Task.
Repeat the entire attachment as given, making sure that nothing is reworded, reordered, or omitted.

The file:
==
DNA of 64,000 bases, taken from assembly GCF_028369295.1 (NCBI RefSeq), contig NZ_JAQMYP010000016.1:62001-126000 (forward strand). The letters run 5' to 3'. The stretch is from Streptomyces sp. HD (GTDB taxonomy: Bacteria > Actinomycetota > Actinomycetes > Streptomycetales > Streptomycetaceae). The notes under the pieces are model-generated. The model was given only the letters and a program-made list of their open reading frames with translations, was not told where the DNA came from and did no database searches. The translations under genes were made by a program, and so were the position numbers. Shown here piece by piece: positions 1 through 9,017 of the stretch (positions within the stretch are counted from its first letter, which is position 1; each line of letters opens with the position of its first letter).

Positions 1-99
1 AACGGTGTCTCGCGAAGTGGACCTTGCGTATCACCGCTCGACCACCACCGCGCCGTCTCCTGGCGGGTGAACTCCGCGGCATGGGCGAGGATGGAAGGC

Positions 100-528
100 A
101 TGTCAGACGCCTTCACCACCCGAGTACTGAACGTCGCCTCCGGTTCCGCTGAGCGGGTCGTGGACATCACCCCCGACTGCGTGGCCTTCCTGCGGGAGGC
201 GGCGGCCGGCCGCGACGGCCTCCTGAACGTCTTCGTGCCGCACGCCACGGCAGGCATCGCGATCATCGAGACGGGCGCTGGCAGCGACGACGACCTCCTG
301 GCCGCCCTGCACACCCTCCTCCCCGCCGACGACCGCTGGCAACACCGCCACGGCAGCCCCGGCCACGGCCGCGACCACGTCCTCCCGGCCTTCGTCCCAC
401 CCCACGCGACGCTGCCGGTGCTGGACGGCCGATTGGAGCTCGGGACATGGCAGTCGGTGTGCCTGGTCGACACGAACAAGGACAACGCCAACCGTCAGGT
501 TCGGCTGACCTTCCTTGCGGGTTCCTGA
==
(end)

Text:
DNA of 64,000 bases, taken from assembly GCF_028369295.1 (NCBI RefSeq), contig NZ_JAQMYP010000016.1:62001-126000 (forward strand). The letters run 5' to 3'. The stretch is from Streptomyces sp. HD (GTDB taxonomy: Bacteria > Actinomycetota > Actinomycetes > Streptomycetales > Streptomycetaceae). The notes under the pieces are model-generated. The model was given only the letters and a program-made list of their open reading frames with translations, was not told where the DNA came from and did no database searches. The translations under genes were made by a program, and so were the position numbers. Shown here piece by piece: positions 1 through 9,017 of the stretch (positions within the stretch are counted from its first letter, which is position 1; each line of letters opens with the position of its first letter).

Positions 1-99
1 AACGGTGTCTCGCGAAGTGGACCTTGCGTATCACCGCTCGACCACCACCGCGCCGTCTCCTGGCGGGTGAACTCCGCGGCATGGGCGAGGATGGAAGGC

Positions 100-528
100 A
101 TGTCAGACGCCTTCACCACCCGAGTACTGAACGTCGCCTCCGGTTCCGCTGAGCGGGTCGTGGACATCACCCCCGACTGCGTGGCCTTCCTGCGGGAGGC
201 GGCGGCCGGCCGCGACGGCCTCCTGAACGTCTTCGTGCCGCACGCCACGGCAGGCATCGCGATCATCGAGACGGGCGCTGGCAGCGACGACGACCTCCTG
301 GCCGCCCTGCACACCCTCCTCCCCGCCGACGACCGCTGGCAACACCGCCACGGCAGCCCCGGCCACGGCCGCGACCACGTCCTCCCGGCCTTCGTCCCAC
401 CCCACGCGACGCTGCCGGTGCTGGACGGCCGATTGGAGCTCGGGACATGGCAGTCGGTGTGCCTGGTCGACACGAACAAGGACAACGCCAACCGTCAGGT
501 TCGGCTGACCTTCCTTGCGGGTTCCTGA